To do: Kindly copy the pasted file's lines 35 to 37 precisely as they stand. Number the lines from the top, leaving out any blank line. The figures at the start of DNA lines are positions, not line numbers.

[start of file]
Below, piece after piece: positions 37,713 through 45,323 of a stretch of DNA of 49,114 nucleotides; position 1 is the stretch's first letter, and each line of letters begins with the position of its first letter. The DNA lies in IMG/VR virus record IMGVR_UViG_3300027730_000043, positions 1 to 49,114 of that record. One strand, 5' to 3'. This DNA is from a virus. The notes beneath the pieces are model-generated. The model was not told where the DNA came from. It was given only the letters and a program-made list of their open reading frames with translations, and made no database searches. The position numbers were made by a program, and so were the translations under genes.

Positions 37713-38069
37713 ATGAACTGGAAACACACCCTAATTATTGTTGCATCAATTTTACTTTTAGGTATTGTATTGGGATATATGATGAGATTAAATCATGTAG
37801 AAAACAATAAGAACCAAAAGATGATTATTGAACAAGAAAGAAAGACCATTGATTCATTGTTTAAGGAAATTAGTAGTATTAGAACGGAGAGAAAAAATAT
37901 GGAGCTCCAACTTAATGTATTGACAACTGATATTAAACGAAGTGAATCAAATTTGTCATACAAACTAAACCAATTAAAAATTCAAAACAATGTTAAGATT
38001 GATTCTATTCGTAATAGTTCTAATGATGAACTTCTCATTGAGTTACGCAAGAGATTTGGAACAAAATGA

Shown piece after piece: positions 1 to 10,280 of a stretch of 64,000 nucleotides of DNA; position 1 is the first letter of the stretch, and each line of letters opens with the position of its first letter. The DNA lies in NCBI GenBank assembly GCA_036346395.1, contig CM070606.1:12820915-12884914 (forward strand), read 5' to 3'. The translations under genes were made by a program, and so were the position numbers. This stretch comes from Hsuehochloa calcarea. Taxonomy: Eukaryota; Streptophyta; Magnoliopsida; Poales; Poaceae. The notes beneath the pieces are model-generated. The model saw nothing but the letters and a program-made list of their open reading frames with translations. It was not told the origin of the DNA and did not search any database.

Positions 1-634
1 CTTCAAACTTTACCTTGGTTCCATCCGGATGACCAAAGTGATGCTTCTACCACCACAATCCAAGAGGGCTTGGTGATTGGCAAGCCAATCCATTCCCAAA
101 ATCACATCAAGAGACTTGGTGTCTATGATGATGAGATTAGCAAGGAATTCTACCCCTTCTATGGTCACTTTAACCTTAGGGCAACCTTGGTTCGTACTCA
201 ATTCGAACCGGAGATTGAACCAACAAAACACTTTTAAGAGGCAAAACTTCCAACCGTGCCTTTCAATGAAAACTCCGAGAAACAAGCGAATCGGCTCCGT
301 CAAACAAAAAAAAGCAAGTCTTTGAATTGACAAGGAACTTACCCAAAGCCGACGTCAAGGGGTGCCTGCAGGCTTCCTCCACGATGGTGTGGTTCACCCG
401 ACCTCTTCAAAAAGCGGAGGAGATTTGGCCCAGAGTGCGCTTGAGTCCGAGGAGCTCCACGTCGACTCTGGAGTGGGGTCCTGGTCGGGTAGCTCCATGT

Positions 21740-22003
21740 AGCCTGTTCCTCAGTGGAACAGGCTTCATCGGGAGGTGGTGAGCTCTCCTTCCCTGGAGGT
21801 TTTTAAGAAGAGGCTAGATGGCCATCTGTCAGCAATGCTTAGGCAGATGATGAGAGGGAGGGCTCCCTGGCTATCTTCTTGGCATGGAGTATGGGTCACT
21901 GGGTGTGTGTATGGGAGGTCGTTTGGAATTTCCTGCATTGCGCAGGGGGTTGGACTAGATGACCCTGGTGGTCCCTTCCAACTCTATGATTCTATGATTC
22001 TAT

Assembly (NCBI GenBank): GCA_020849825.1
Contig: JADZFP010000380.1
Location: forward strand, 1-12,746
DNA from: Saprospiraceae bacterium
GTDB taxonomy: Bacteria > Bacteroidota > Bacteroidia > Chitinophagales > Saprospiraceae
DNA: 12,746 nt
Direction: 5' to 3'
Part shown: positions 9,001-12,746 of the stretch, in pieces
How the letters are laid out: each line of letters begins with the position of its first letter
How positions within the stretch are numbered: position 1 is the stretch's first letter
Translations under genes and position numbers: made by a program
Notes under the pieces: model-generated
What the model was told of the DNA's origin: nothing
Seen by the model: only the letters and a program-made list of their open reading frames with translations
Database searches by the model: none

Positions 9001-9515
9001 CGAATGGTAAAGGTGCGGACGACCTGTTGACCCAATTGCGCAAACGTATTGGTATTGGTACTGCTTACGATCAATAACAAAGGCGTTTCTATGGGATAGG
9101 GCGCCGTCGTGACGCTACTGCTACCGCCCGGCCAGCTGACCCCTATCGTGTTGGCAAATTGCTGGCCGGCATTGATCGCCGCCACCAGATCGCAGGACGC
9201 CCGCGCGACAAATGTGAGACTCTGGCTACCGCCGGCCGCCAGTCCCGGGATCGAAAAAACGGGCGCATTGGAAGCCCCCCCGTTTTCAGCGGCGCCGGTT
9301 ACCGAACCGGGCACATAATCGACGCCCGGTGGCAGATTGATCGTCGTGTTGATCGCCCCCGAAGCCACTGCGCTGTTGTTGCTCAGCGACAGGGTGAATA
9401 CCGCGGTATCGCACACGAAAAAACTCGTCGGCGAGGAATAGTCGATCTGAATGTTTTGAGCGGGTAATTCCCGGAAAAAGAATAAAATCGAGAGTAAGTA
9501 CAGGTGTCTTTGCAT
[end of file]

9001 CGAATGGTAAAGGTGCGGACGACCTGTTGACCCAATTGCGCAAACGTATTGGTATTGGTACTGCTTACGATCAATAACAAAGGCGTTTCTATGGGATAGG
9101 GCGCCGTCGTGACGCTACTGCTACCGCCCGGCCAGCTGACCCCTATCGTGTTGGCAAATTGCTGGCCGGCATTGATCGCCGCCACCAGATCGCAGGACGC
9201 CCGCGCGACAAATGTGAGACTCTGGCTACCGCCGGCCGCCAGTCCCGGGATCGAAAAAACGGGCGCATTGGAAGCCCCCCCGTTTTCAGCGGCGCCGGTT